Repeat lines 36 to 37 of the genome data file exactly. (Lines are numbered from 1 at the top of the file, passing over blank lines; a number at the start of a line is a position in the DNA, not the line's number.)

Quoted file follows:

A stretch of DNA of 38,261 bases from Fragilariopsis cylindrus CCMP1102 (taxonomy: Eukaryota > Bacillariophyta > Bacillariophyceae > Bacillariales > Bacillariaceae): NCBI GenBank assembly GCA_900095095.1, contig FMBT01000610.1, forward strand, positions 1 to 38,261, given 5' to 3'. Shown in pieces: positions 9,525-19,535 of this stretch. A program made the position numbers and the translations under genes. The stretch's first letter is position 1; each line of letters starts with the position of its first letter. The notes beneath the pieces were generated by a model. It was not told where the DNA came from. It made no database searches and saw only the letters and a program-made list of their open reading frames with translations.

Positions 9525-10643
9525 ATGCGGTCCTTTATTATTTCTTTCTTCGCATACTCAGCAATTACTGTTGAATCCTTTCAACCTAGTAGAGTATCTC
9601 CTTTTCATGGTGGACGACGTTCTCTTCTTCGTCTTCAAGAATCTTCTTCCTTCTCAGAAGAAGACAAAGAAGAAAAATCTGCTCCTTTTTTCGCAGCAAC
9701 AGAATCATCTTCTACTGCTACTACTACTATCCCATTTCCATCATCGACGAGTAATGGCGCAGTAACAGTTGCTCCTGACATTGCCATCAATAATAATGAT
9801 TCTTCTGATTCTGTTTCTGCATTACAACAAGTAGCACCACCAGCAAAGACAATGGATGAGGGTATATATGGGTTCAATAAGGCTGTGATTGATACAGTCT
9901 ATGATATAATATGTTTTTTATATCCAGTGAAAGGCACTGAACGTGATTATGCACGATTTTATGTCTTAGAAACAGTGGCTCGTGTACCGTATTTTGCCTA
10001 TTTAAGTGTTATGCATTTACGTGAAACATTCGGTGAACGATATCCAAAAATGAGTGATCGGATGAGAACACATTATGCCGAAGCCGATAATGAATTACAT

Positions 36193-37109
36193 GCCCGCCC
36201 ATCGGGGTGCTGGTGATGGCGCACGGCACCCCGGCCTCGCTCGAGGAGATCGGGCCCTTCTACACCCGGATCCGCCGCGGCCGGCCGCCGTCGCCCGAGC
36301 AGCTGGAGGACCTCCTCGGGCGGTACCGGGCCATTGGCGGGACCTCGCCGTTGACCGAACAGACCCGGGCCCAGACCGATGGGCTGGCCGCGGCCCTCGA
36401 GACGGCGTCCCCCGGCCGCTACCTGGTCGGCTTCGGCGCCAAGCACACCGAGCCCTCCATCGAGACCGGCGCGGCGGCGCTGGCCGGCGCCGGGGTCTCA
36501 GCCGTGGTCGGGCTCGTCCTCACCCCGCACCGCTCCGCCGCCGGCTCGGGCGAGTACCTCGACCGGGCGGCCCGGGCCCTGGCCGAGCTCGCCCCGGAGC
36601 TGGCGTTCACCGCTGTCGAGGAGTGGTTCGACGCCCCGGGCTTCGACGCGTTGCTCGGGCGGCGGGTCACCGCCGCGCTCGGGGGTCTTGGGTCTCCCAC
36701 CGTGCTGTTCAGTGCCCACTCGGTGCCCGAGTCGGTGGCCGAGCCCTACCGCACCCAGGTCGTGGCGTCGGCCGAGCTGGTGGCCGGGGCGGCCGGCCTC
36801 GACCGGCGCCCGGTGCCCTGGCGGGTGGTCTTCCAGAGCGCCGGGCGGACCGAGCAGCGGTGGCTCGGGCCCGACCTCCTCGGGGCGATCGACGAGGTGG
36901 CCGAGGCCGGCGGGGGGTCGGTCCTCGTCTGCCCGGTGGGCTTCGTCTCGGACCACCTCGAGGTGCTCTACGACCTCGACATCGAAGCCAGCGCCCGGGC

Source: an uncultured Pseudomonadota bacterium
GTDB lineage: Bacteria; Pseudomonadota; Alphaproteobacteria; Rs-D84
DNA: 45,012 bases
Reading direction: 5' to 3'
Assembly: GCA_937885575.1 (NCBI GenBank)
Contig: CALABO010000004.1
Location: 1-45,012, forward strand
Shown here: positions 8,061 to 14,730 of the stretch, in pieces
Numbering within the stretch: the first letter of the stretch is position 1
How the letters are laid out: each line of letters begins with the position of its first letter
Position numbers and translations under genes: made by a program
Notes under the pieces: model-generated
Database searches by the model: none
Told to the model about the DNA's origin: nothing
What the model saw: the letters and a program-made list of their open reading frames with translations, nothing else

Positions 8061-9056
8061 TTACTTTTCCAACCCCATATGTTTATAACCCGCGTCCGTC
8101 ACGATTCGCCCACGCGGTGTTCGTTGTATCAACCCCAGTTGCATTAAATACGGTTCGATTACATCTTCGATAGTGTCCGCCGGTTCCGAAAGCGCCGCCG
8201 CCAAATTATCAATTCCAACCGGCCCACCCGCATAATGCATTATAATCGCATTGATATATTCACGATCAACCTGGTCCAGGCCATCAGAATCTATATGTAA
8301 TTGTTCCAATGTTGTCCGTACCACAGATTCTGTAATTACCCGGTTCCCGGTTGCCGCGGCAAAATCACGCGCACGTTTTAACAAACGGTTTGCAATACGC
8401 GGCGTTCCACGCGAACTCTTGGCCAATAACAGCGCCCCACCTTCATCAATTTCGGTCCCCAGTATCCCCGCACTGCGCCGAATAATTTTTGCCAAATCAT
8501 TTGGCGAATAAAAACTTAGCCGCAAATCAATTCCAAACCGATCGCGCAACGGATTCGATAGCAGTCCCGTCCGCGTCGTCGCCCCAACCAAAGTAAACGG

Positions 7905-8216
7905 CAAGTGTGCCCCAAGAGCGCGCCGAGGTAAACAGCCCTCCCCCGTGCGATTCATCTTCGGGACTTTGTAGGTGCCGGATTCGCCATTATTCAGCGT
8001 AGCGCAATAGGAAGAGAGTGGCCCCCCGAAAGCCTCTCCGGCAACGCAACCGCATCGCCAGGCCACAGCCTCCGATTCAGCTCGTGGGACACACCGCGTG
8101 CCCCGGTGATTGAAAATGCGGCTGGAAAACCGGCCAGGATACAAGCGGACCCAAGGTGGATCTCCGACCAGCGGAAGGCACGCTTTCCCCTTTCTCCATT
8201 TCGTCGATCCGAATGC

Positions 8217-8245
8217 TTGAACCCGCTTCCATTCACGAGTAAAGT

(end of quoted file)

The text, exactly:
8101 ACGATTCGCCCACGCGGTGTTCGTTGTATCAACCCCAGTTGCATTAAATACGGTTCGATTACATCTTCGATAGTGTCCGCCGGTTCCGAAAGCGCCGCCG
8201 CCAAATTATCAATTCCAACCGGCCCACCCGCATAATGCATTATAATCGCATTGATATATTCACGATCAACCTGGTCCAGGCCATCAGAATCTATATGTAA